Sunday, December 23, 2012

eBay's Video Game Nature

Winter is here, so it is time to sell on eBay.  It's also time to be reminded that not all eBay shoppers are the same or want the same experience. We've often talked about how some people treat eBay auctions like a video game, placing each bid individually instead of using proxy bidding, constantly refreshing the screen to see the latest results, racing against the clock and against the other bidders as the auction nears its end. Along with the race comes the risk of not getting the item. For these buyers, the gambling is part of the fun, though robot bidders called snipers have ruined the fun for many. 

Others just want to find the thing they're looking for and buy it immediately.  This is what we want when we buy on the internet, so this year we have made a change in how we sell on eBay. We set a "Buy It Now" price on almost all of our items. If they want it, they can get it right away, no waiting.

Recently, though, we have stumbled across a new type of eBay video game, and a new type of eBay customer.  We added a "Make Offer" button to a few listings, and immediately noticed a pattern. As a seller, you can set it up so that eBay automatically accepts offers within a certain range and rejects lower offers. But everything we added a "Make Offer" button to was sold at the lowest price in our acceptable range.  There was no offer in the middle of the range, only at the very bottom.  Apparently by adding the "Make Offer" button we attracted a new type of gamer. This person has fun by finding "Make Offer" items and trying to figure out what the lowest acceptable price is.  They make low offers that get automatically rejected, then they gradually raise their offer price until they hit the bottom of your range.  In person, at a show, that type of behavior would just piss off the seller and end with a confrontation. Fortunately, eBay has thought about this potential problem and limits the customer to three offers per item, cutting short this particular shoot-em-up video game.

Thursday, August 9, 2012

Farm Pulley

Here is an antique cast iron pulley with nice embossed lettering on one side. It is marked Whitcomb's Hay Elevator Pulley Patd Feb 2 1864 Oak Hill Mfg Co Oak Hill NY.   This is an attractive, decorative, affordable, authentic antique. (Haven't you been saying you wanted that?)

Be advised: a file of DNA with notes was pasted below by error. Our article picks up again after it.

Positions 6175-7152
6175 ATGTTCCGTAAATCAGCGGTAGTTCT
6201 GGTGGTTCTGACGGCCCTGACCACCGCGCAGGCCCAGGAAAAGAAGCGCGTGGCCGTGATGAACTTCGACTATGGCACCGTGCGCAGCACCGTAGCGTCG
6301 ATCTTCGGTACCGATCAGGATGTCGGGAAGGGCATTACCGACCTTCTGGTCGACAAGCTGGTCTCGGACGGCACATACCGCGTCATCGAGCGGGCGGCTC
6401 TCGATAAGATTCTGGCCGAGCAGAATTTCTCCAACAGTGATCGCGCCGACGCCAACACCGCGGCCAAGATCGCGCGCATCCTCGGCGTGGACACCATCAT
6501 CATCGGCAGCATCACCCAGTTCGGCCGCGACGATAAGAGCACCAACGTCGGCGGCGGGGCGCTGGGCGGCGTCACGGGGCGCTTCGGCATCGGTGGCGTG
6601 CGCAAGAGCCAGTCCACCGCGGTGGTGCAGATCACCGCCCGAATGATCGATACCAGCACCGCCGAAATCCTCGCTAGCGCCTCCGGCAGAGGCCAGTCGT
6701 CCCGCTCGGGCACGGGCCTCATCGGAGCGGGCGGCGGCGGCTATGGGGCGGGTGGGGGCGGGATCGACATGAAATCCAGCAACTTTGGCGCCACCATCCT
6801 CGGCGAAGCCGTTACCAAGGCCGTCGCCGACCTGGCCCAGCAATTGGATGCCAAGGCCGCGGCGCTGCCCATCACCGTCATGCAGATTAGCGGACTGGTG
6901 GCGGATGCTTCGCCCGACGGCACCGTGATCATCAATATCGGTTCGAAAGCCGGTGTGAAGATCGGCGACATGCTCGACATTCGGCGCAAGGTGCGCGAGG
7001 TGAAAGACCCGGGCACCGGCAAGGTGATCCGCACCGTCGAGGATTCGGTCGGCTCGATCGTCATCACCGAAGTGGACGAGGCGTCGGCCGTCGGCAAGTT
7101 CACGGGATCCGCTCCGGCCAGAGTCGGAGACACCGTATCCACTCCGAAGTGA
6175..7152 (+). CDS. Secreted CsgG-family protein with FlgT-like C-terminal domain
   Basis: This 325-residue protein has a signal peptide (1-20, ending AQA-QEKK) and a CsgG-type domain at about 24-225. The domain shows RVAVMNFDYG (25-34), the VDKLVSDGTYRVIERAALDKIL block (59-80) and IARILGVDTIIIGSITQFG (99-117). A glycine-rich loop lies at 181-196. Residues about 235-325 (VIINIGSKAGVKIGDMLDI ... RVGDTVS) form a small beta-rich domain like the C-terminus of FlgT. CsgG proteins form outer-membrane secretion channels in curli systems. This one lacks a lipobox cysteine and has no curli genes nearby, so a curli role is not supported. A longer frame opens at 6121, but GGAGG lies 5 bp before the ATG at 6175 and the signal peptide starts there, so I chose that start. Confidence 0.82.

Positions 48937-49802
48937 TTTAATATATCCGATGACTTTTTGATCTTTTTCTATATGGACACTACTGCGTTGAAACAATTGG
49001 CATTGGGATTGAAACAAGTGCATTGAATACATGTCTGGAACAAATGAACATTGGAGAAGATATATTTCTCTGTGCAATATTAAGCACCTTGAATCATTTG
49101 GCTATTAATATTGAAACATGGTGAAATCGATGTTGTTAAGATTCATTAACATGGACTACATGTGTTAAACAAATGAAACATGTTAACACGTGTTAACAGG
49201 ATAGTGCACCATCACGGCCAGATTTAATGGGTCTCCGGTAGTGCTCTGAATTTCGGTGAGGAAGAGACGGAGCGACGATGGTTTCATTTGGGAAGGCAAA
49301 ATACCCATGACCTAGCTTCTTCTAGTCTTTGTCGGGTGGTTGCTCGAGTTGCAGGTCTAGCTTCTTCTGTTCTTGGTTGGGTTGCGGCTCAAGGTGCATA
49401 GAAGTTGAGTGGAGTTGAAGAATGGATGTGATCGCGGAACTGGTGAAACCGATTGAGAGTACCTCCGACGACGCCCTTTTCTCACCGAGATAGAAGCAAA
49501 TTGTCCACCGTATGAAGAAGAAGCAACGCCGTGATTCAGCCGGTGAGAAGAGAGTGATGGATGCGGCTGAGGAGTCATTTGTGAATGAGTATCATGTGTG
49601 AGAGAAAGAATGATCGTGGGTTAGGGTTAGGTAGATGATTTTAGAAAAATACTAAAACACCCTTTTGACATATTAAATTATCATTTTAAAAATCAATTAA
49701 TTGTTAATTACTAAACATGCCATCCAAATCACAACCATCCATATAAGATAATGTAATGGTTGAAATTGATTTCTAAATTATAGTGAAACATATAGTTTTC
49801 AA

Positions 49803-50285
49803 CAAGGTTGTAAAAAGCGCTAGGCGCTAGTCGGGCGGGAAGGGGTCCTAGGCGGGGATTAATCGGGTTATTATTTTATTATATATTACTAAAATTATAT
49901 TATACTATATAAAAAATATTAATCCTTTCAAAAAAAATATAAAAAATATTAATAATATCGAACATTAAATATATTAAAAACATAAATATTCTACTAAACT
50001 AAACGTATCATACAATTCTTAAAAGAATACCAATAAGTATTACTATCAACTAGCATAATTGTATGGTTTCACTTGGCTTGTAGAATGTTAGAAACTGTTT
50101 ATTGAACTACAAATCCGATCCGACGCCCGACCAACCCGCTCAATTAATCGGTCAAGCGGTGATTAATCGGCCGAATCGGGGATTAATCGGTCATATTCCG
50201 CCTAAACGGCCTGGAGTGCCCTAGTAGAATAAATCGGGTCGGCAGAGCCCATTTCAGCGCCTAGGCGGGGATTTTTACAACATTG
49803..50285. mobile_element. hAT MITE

Thursday, May 24, 2012

Coal Chute Top

Speaking of change, here is a scroll saw table with a top that used to be part of a coal chute. Former power tool base, meet previous pipeline to power.

All Things Adjustable

People were shocked when we gave up our desk jobs and changed our lives so completely. To us, the desire to change our lives seemed so natural that it was not really a change, it was just part of our long term plan. Of course, our plan was more  "and then do something completely different." The detail about selling antiques came later.  Apparently, when faced with "what would I do if only I could make a change..," others would not choose to buy used things and try to sell them.  Go figure. 

People don't always like change, but furniture doesn't even consider it.  Most furniture is not adjustable, and wasn't designed to be. Here is a wonderful industrial sewing machine desk that grows as you grow.

Thursday, April 12, 2012

Mud Boots

I mentioned mud boots a few posts ago, and then found some.

Friday, March 9, 2012

Skinny and Folds

Remember when I wrote about the Brooklyn Flea and preferences for apartment furniture?  Well, this desk is skinny and it folds.  Plus when it is unfolded it is stable and sturdy. Very cool.  More photos at

Sights, Smells, Sounds, and Mud of Spring

Spring is coming, and lately I can see, hear, and smell it.  Pretty soon it will be time for the mud boots. There was a farm equipment and tractor auction today, so maybe I should already be wearing them.  The equipment auctions are a regular spring thing in our area of Pennsylvania, though usually they don't get started until the official first day of Spring. For the reason, see the mud comment above.